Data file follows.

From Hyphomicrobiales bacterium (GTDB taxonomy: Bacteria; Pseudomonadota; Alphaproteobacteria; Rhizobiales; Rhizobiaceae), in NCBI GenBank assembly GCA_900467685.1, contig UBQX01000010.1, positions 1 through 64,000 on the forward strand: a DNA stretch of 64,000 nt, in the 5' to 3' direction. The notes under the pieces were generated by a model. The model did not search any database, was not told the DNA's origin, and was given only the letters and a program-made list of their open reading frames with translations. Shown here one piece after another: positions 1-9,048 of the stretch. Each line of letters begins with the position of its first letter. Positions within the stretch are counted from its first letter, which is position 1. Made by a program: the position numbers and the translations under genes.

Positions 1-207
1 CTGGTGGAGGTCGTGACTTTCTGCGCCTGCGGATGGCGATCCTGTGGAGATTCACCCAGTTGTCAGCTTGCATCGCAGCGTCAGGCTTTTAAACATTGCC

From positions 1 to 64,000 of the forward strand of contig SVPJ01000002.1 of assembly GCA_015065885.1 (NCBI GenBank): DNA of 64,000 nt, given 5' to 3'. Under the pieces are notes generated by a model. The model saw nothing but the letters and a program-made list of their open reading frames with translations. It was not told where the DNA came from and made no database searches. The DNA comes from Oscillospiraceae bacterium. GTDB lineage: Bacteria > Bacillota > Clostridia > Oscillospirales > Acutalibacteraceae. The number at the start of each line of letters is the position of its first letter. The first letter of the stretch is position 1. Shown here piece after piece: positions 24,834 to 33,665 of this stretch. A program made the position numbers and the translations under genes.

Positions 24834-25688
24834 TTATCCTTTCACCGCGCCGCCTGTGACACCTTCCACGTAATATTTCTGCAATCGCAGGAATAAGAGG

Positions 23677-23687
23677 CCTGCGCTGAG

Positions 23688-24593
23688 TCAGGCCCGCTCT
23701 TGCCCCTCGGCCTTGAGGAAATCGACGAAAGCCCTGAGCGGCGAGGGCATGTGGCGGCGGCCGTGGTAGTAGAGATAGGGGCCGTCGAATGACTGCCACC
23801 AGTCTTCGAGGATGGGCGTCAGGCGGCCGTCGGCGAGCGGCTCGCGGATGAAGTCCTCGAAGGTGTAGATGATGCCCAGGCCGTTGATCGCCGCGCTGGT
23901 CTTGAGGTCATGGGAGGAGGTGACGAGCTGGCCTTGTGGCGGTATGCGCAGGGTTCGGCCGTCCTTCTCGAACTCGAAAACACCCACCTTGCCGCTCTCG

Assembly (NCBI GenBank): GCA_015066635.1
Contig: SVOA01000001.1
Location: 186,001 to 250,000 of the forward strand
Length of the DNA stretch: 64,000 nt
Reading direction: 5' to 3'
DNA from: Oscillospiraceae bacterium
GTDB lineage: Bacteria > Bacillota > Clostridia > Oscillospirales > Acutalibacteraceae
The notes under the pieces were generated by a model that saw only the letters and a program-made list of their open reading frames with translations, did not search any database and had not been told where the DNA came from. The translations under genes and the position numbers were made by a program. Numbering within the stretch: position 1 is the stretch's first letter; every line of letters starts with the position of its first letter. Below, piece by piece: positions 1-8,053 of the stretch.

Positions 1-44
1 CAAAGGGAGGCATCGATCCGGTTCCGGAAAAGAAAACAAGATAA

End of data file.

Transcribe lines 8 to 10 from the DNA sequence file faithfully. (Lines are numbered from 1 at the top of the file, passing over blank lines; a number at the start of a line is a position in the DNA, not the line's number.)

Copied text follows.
23677 CCTGCGCTGAG

Positions 23688-24593
23688 TCAGGCCCGCTCT